Measles: Fears and facts

The Glengarry News - - Front Page - BY AN­GELA BROWN News Staff

A dan­ger­ous new trend of some par­ents opt­ing out of hav­ing their chil­dren vac­ci­nated for measles is caus­ing the lo­cal health unit to worry.

Eastern On­tario Health Unit ( EOHU) med­i­cal of­fi­cer of health and CEO Dr. Paul Roumelioti­s says, while this re­gion’s num­bers for vac­ci­na­tions re­main good, with the measles and mumps vac­ci­na­tion rate at close to 90 per cent, a small mi­nor­ity op­poses vac­ci­na­tion. “They have ex­emp­tions, but the ma­jor­ity of the kids we fol­low do get vac­ci­nated,” he re­lates. An anti-vac­cine move­ment has been grow­ing in Canada and the U.S., based on the belief the measles vac­cine is linked to autism. While re­search has dis­pelled that fear, some par­ents still ob­ject to im­mu­niza­tion as they see autism spec­trum dis­or­der num­bers rise in

Canada and the U.S. “I am con­cerned be­cause they are bas­ing their de­ci­sions purely on anec­do­tal and not ev­i­dence-based rea­sons,” said Dr. Roumelioti­s.

An EOHU 2009 re­port shows the pro­por­tion of chil­dren in day­cares who had been im­mu­nized against measles, mumps and rubella was 87 per cent in 2009, 86 per cent in 2008, and 82 per cent in 2007.

In ele­men­tary schools, num­bers for vac­ci­na­tions were 84 per cent in 2009, 83 per cent in 2008 and 80 per cent in 2007. Sec­ondary school stu­dents were at 83 per cent in 2009, 84 per cent in 2008 and 90 per cent in 2007.

Dr. Roumelioti­s ex­plains more re­cent and ac­cu­rate num­bers from im­mu­niza­tion record-keep­ing show about 90 per cent of chil­dren in EOHU have been vac­ci­nated for measles in a 2012 re­port. He added chil­dren need to have two shots in the vac­ci­na­tion cy­cle, first when they are 12 months old and again at be­tween four to six years of age.

He said vac­ci­na­tions re­main one of the most ef­fec­tive med­i­cal tools de­vel­oped over the last cen­tury.

“If we’re talk­ing 50 or 60 years ago and you asked me what the Num­ber 1 killer was and what the rea­son for be­ing sick was I would say it would be tu­ber­cu­lo­sis or po­lio,” he said, adding that to­day po­lio has al­most been elim­i­nated be­cause of the suc­cess of vac­ci­na­tions.

Public Health Agency of Canada stats show that 95 per cent of chil­dren were im­mu­nized against measles in 2011. That was an in­crease from 2009 when 70 per cent were vac­ci­nated. Sim­i­lary, for youth up to age 17, some 88 per cent were vac­ci­nated for measles in 2011 com­pared to 65 per cent in 2009.

Dr. Roumelioti­s says de­spite news re­ports that the num­bers of cases of peo­ple with autism is in­creas­ing, more con­di­tions are sim­ply be­ing re-clas­si­fied and re­named un­der the autism spec­trum dis­or­der um­brella.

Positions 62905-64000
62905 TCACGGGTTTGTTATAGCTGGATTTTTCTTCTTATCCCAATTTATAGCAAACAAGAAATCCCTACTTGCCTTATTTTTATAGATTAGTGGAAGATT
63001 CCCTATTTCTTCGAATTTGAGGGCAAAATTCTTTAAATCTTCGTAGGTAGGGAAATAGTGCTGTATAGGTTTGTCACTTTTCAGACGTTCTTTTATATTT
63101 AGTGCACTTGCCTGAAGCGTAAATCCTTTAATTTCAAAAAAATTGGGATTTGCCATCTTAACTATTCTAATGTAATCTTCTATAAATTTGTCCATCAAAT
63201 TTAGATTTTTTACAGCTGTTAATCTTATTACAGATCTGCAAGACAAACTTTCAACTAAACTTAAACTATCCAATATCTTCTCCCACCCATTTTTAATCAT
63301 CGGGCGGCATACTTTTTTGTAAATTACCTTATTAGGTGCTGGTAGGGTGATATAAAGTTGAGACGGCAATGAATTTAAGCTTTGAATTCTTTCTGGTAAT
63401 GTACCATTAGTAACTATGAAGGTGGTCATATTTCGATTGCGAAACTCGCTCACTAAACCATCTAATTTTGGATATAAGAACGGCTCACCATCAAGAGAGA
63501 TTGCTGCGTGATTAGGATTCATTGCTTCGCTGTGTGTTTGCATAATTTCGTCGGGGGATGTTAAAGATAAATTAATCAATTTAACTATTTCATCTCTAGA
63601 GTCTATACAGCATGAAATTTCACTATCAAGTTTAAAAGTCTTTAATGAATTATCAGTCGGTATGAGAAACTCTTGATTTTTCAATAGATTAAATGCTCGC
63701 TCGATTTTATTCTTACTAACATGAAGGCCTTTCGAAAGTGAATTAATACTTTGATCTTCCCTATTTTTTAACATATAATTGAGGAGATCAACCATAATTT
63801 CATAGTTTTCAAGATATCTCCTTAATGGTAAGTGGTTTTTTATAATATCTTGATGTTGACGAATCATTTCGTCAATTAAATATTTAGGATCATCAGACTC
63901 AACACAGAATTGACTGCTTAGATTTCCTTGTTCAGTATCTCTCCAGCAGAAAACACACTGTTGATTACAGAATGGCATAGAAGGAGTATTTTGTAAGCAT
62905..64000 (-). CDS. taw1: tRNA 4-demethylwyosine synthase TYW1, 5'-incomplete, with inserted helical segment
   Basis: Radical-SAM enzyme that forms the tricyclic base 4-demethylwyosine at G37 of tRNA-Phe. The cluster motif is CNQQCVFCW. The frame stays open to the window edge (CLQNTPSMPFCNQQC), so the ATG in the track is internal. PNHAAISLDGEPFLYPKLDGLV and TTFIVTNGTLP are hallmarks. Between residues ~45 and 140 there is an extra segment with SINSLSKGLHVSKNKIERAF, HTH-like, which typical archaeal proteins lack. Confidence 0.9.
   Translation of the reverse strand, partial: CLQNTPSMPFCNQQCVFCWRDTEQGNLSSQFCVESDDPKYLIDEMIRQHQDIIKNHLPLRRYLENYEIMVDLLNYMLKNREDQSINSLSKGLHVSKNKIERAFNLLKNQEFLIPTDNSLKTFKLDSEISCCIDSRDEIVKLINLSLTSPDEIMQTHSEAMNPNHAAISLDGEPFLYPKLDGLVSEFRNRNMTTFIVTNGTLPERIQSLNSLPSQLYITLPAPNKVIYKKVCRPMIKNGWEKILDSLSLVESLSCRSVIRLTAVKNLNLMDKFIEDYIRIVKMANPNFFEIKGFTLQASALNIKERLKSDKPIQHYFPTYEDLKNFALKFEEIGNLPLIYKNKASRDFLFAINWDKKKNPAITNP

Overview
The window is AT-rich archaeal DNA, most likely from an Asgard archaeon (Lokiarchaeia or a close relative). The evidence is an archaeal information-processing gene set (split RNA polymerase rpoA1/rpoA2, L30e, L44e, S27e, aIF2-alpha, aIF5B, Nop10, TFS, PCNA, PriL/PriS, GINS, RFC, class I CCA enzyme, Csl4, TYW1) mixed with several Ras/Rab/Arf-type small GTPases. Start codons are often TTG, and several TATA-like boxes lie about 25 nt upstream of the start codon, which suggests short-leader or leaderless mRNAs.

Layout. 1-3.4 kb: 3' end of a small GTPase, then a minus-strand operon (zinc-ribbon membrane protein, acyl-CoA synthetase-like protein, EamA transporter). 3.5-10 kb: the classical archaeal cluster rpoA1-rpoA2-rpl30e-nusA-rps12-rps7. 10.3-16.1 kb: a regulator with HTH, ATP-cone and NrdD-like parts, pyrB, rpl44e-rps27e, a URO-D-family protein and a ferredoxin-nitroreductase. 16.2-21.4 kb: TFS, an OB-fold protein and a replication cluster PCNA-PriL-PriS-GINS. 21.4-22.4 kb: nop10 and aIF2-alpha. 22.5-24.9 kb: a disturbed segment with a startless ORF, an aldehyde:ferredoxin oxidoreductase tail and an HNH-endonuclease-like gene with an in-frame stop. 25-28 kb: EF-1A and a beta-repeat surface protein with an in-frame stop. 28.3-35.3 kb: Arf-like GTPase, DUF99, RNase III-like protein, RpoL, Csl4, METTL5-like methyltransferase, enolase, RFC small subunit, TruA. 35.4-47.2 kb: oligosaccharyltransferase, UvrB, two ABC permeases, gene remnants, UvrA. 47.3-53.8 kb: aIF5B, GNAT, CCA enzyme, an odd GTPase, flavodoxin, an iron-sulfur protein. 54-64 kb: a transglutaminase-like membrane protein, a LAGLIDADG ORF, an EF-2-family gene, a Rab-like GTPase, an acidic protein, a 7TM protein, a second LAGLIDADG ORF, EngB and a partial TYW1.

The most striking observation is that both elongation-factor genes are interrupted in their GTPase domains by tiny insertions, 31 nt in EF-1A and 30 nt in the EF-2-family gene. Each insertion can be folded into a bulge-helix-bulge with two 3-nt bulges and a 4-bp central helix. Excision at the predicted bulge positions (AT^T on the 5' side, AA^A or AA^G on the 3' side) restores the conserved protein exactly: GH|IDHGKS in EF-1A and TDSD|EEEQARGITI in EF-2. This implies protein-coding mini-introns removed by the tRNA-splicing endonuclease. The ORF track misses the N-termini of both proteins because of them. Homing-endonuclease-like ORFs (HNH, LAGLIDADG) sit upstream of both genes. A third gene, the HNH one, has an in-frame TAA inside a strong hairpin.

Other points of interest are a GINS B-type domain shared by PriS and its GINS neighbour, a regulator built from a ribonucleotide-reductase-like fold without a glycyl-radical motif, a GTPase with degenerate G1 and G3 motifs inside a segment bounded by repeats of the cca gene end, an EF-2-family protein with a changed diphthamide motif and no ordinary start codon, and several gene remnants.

“There is no cor­re­la­tion re­lated to vac­cines” to sug­gest a pos­si­ble con­nec­tion be­tween the measles vac­cine and autism, he ob­serves. “I be­lieve there may be other fac­tors,” he com­ments, adding, “Part of the rea­son we are see­ing an in­crease is that now we are nam­ing things that we didn’t name be­fore as autism spec­trum dis­or­der.”

Based on the Cen­ters for Dis­ease Con­trol and Preven­tion US re­port for autism num­bers, in 2010, one in 68 had the dis­or­der, in 2008 one in 88, in 2004 one in 125, and in 2000 one in 150.

A Na­tional Epi­demi­o­logic Data­base for the Study of Autism in Canada 2012 re­port shows in­creased rates in parts of Canada also. The Public Health Agency of Canada is in the process of de­vel­op­ing a na­tional autism sur­veil­lance sys­tem to pro­vide an ac­cu­rate record of cur­rent num­bers.

Dr. Roumelioti­s stresses that cred­i­ble sources such as the Cana­dian Pe­di­atric So­ci­ety and the Amer­i­can Academy of Pe­di­atrics will con­firm there is no link be­tween the measles vac­cine and autism spec­trum dis­or­der. De­vel­op­men­tal fac­tors, such as in­born and in­her­ited char­ac­ter­is­tics, may in­flu­ence con­di­tions such as autism spec­trum dis­or­der, he adds.

Mean­while, the num­ber of peo­ple who con­tract measles de­spite the avail­abil­ity of the vac­cine con­tin­ues to grow.

In On­tario, 11 cases have been con­firmed and as many as 114 peo­ple have come down with the dis­ease in the U.S.

Dr. Roumelioti­s notes that new­com­ers to Canada may have left coun­tries where there have been re­cent out­breaks of in­fec­tious dis­eases. Their ar­rival can af­fect the num­ber of cases.

Last week fed­eral Health Min­is­ter Rona Am­brose said par­ents must have their chil­dren im­mu­nized, for the health of their chil­dren and of those they may come in con­tact with.

“I be­lieve as par­ents we want the best for our kids so we do our best to dress them, wash them and feed them, and vac­cines are a part of the well­ness pack­age,” says Dr. Roumelioti­s.

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